The people of Hong Kong seem to be becoming increasingly more health conscious. Not only are there more and more healthy restaurants opening up, but there are also more and more healthy meal programmes, designed for time-starved people who care about what they’re eating. One of the most popular these days seems to be Nutrition Kitchen, which classes itself as delivering “results-based nutrition”.

Like many other healthy meal programmes around town, Nutrition Kitchen is run by personal trainers who preach that eating the “right” amount of calories doesn’t take into account the right macronutrient (protein, fat, carbohydrate) breakdown that helps you to burn fat and build lean muscle. It’s actually quite scary how fast you can consume your 2,000 calories, or however many you require, just by eating the wrong type of food.

I sampled three days of Nutrition Kitchen a couple of weeks ago, where my three meals for those three days were prepared and delivered to my gym, so I could pick them up and take them to work after my workout.

Nutrition Kitchen offers four different meal plans – large, large low-carb, small and small low-carb. On the website, when you go to select your meal plan, each option lists the amount of protein, carbohydrates and fats it contains, as well as a rough indication of how many calories you can expect in each meal. The menu is the same for all four plans, but the macros, and thus the calories, are weighted differently depending on which option you choose.

Thinking the large would be too much, I opted for the small low-carb plan. This meant that the total daily calories amounted to less than 1,000… When I voiced my concerns about this with NK, they told me that they aren’t trying to provide a person’s entire calorie intake, so they recommend supplementing the three meals with snacks. On an average day, I generally don’t really snack, or, if I do, it’s more because I want something sweet, rather than because I’m actually hungry or feel lightheaded. With Nutrition Kitchen, however, I felt hungry and lightheaded, as 1,000 calories, especially after a Crossfit workout, is nowhere near enough for me. The problem with snacking when hungry, however, is that you tend to snack on the wrong things and don’t know when to stop. On the first day, after nearly passing out from hunger, despite snacking on almonds and berries mid-morning and mid-afternoon, I had to eat my NK dinner at 5:30pm in the office and then needed to eat again at around 7:30pm!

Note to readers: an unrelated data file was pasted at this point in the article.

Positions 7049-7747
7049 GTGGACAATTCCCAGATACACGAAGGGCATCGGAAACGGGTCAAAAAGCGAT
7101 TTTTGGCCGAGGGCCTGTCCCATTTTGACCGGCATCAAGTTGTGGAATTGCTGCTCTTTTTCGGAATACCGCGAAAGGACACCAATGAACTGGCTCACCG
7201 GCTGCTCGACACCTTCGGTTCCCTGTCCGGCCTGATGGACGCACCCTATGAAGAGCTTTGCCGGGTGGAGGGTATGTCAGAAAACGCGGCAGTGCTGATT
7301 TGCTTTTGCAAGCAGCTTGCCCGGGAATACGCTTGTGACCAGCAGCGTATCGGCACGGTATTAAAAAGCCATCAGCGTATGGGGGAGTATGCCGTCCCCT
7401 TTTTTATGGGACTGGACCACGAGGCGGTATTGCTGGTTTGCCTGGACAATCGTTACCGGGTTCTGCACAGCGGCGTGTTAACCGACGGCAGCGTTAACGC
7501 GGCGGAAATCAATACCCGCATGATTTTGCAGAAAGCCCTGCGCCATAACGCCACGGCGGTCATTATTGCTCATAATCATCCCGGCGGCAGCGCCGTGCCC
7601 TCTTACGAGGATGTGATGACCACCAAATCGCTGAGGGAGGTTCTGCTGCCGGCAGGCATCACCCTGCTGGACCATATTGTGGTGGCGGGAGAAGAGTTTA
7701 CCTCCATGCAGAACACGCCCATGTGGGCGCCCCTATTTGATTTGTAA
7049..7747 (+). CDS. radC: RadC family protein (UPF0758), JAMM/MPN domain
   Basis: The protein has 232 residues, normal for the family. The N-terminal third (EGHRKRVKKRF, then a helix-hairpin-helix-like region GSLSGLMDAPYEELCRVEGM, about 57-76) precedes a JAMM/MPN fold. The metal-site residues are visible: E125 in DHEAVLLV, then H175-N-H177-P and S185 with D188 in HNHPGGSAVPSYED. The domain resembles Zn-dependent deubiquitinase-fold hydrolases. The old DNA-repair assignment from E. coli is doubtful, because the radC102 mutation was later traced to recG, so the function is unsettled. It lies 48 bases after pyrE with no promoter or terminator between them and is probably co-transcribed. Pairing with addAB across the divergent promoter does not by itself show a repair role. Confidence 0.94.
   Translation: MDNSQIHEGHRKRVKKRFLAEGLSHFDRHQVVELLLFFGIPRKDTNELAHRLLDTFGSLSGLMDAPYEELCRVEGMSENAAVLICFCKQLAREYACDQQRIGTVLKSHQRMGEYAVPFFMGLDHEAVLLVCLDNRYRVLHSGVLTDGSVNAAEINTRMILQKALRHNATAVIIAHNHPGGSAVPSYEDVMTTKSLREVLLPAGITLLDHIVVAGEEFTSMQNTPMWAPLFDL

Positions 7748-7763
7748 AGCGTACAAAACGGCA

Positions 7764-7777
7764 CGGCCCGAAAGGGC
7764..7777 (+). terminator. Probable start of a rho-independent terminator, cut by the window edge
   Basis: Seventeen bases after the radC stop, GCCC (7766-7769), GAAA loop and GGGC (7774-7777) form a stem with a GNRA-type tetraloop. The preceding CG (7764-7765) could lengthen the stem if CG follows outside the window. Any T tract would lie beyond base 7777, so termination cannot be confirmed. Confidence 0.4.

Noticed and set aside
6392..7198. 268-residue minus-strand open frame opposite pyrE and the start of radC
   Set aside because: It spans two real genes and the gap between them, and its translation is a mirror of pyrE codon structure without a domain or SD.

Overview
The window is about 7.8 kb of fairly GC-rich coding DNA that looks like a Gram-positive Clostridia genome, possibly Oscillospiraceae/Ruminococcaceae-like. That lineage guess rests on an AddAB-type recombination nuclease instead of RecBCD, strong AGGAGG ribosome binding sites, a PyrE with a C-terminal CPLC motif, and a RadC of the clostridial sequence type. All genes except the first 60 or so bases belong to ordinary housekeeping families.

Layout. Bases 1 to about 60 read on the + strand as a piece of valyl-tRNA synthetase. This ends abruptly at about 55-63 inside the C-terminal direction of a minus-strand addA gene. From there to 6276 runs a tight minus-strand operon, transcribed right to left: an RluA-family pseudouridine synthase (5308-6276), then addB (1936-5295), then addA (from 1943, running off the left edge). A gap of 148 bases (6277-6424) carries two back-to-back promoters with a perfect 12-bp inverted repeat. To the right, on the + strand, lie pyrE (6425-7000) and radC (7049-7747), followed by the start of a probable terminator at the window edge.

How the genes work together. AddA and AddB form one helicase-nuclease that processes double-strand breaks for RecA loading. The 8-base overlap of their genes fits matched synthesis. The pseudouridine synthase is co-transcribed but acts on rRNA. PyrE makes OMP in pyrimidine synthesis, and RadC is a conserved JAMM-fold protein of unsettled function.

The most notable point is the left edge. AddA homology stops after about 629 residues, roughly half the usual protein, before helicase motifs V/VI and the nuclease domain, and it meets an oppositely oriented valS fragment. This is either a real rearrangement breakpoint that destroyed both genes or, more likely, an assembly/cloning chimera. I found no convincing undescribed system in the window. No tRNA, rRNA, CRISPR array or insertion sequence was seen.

Breakfast on all three days consisted of eggs in some shape or form – as a quiche, poached or scrambled. I was impressed by the poached eggs with lean turkey sausage and how, even after being re-heated in the microwave, they still remained perfectly runny inside. After being so hungry on day one, I quickly learnt that I needed to have a protein shake for breakfast straight after the gym, followed by NK’s breakfast a little later, which seemed to work nicely, and added on about an extra 300 calories to my count. (Usually, I will just have a protein shake for breakfast, which lasts me comfortably until lunch.)

nutrition-kitchen-hong-kong-seared-salmonLunches and dinners consisted of some kind of protein with vegetables, prepared in an exciting and tasty way, such as Thai yellow curry chicken, or pan-seared Atlantic salmon with ratatouille.

Each meal comes in a plastic (non-recycled) container, clearly marked with the macro breakdown and, in fact, all the ingredients. I appreciate the transparency here, as I think, if your aim is to eat healthily, you want to know exactly what you’re eating. However, there were a couple of meals that surprised me. For example, the pulled pork with broccoli and apple fennel slaw: this was absolutely delicious, but its ingredients included brown sugar, molasses syrup, Ketchup and Worcestershire sauce – i.e. sugar, sugar, sugar and sugar….?!


Or the zucchini lasagna Bolognese, which also contained sugar and flour. Other than when I’m baking, I never add sugar when cooking, so it surprised me that a company that is advocating healthy eating uses sugar in its meals.

The great thing about Nutrition Kitchen is that it is very affordable. A five-day plan starts at $1,185, which works out at $237 a day, or $79 a meal. If you opt for a four-week plan, the cost per meal can be as low as $69.

I would recommend Nutrition Kitchen for people who are short of time, can’t leave their desks for lunch and care a bit about what they’re eating. It’s super convenient, the meals are very tasty and you’re probably spending far less than you would if you ate out. However, if you’re more interested in the health side of things, you want to know and track everything you’re eating, and you have goals you want to achieve, I think there are better suited plans (see Eatology). It just depends why you’re doing it and what you’re trying to achieve.

Nutrition Kitchen

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